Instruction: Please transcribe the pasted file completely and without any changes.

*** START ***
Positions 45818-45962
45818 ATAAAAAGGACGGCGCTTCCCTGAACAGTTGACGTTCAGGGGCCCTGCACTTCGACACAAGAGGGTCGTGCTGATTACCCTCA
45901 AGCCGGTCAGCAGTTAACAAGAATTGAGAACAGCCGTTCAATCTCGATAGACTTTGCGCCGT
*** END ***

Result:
Positions 45818-45962
45818 ATAAAAAGGACGGCGCTTCCCTGAACAGTTGACGTTCAGGGGCCCTGCACTTCGACACAAGAGGGTCGTGCTGATTACCCTCA
45901 AGCCGGTCAGCAGTTAACAAGAATTGAGAACAGCCGTTCAATCTCGATAGACTTTGCGCCGT